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Simulation of sugarcane residue decomposition and aboveground growth

Galdos, M. V.; Cerri, C. C.; Cerri, C. E. P.; Paustian, K.; Antwerpen, R. Van Universidade De São Paulo

PLANT AND SOIL, v.326, n.1/Fev, p.243-259, 2010

SPRINGER 2010

Acesso online

  • Título:
    Simulation of sugarcane residue decomposition and aboveground growth
  • Autor: Galdos, M. V.; Cerri, C. C.; Cerri, C. E. P.; Paustian, K.; Antwerpen, R. Van
  • Universidade De São Paulo
  • Assuntos: Modeling; Sugarcane; Litter; Century; Carbon; Biological Nitrogen-Fixation; N-15 Natural-Abundance; Organic-Matter Levels; Long-Term; North Queensland; Crop Residues; Soil Carbon; Systems I; Management; Dynamics; Agronomy; Plant Sciences; Soil Science
  • É parte de: PLANT AND SOIL, v.326, n.1/Fev, p.243-259, 2010
  • Descrição: Due to the worldwide increase in demand for biofuels, the area cultivated with sugarcane is expected to increase. For environmental and economic reasons, an increasing proportion of the areas are being harvested without burning, leaving the residues on the soil surface. This periodical input of residues affects soil physical, chemical and biological properties, as well as plant growth and nutrition. Modeling can be a useful tool in the study of the complex interactions between the climate, residue quality, and the biological factors controlling plant growth and residue decomposition. The approach taken in this work was to parameterize the CENTURY model for the sugarcane crop, to simulate the temporal dynamics of aboveground phytomass and litter decomposition, and to validate the model through field experiment data. When studying aboveground growth, burned and unburned harvest systems were compared, as well as the effect of mineral fertilizer and organic residue applications. The simulations were performed with data from experiments with different durations, from 12 months to 60 years, in Goiana, TimbaA(0)ba and Pradpolis, Brazil; Harwood, Mackay and Tully, Australia; and Mount Edgecombe, South Africa. The differentiation of two pools in the litter, with different decomposition rates, was found to be a relevant factor in the simulations made. Originally, the model had a basically unlimited layer of mulch directly available for decomposition, 5,000 g m(-2). Through a parameter optimization process, the thickness of the mulch layer closer to the soil, more vulnerable to decomposition, was set as 110 g m(-2). By changing the layer of mulch at any given time available for decomposition, the sugarcane residues decomposition simulations where close to measured values (R (2) = 0.93), contributing to making the CENTURY model a tool for the study of sugarcane litter decomposition patterns. The CENTURY model accurately simulated aboveground carbon stalk values (R (2) = 0.76), considering burned and unburned harvest systems, plots with and without nitrogen fertilizer and organic amendment applications, in different climates and soil conditions.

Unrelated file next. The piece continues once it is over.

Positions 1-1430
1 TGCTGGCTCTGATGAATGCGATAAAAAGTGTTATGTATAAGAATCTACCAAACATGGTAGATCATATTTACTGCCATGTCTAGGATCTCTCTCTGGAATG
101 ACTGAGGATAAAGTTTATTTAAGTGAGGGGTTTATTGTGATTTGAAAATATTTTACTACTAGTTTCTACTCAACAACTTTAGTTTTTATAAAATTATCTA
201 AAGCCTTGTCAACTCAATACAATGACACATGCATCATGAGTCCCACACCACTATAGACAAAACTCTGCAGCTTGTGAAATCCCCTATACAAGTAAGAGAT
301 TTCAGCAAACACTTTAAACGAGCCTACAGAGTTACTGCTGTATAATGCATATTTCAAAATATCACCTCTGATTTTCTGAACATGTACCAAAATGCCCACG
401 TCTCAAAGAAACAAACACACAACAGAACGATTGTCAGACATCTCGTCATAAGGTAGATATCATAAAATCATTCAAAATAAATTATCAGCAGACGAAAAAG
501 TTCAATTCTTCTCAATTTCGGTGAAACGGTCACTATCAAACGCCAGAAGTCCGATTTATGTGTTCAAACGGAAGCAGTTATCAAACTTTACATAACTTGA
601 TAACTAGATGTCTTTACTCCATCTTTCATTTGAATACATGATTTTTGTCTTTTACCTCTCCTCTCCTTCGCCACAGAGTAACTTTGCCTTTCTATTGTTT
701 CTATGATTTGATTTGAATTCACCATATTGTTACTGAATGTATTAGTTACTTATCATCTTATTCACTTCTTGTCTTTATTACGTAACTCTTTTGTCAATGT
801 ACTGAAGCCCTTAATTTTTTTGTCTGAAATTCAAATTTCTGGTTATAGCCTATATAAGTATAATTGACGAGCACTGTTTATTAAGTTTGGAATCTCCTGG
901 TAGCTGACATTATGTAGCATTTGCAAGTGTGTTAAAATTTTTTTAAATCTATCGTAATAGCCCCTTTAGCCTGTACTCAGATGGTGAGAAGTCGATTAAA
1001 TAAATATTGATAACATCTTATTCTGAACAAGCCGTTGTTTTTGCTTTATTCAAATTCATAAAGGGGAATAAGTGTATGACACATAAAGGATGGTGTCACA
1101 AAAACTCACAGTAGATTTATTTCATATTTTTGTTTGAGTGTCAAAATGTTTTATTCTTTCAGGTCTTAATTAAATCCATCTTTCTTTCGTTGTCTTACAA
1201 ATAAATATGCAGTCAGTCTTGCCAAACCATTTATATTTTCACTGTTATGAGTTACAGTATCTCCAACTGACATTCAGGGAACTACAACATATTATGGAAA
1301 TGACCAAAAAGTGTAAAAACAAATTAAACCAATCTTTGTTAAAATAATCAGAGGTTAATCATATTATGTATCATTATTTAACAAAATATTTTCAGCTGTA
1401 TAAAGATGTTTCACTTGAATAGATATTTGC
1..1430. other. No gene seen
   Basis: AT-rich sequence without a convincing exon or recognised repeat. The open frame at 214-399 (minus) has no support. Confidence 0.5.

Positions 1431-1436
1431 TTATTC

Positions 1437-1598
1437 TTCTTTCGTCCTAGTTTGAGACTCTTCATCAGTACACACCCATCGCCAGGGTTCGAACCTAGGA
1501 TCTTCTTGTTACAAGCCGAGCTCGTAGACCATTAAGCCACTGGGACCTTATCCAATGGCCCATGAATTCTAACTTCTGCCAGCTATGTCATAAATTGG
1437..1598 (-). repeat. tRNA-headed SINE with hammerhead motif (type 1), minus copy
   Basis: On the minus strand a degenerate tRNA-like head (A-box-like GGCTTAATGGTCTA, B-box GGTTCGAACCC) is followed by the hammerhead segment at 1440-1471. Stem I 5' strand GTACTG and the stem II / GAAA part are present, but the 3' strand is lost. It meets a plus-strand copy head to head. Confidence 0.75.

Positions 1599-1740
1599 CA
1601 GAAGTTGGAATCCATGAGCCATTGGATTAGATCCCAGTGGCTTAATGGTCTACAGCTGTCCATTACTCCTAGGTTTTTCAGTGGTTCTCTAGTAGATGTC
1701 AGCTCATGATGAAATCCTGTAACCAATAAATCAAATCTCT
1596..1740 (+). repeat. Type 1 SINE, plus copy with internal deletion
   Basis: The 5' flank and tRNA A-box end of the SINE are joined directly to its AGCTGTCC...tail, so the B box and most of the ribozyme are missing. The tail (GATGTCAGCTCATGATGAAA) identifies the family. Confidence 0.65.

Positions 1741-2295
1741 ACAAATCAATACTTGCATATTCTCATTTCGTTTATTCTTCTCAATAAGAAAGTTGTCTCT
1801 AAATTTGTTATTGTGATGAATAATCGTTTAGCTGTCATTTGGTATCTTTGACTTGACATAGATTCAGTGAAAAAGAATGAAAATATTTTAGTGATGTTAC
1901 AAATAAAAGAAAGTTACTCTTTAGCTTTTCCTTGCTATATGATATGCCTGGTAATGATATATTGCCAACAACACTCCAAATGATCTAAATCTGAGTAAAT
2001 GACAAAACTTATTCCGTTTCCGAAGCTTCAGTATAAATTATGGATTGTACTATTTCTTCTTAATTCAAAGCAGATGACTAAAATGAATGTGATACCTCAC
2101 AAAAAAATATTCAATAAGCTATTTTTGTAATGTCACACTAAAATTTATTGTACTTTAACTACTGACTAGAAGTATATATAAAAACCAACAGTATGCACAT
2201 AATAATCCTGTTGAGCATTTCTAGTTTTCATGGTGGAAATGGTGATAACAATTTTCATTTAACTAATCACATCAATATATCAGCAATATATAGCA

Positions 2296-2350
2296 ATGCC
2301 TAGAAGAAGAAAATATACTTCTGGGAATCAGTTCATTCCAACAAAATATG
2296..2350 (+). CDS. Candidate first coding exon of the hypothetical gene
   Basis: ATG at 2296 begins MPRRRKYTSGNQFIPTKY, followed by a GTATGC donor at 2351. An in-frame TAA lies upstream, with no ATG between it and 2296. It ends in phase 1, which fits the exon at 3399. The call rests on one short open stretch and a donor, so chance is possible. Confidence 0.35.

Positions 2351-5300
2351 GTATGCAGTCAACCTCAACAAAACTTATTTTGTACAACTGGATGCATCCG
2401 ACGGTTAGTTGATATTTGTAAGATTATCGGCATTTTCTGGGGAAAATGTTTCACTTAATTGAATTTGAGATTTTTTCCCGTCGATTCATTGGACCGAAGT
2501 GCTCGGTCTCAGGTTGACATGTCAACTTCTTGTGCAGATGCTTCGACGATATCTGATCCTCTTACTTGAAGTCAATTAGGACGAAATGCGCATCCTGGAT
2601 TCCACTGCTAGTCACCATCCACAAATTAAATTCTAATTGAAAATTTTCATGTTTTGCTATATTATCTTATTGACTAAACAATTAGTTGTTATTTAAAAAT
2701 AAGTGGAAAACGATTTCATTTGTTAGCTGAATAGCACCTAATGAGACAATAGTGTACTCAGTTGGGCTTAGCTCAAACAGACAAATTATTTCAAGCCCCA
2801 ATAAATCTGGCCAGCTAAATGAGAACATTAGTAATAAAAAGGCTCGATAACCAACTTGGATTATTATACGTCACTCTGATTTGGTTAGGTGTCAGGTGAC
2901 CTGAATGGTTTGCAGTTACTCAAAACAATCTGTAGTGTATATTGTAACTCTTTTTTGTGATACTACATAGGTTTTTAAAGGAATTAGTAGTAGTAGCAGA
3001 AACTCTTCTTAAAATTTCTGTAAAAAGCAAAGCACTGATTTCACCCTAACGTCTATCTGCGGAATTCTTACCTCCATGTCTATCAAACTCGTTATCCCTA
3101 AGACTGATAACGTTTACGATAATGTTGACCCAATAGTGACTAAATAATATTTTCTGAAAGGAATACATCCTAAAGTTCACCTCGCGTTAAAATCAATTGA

FAPESP Funda ao de Amparo a Pesquisa do Estado de Sao Paulo
    CAPES Coordena ao de Aperfeioamento de Pessoal de Nivel Superior
  • DOI: 10.1007/s11104-009-0004-3
  • Títulos relacionados: Plant and Soil
  • Editor: SPRINGER
  • Data de publicação: 2010
  • Idioma: Inglês

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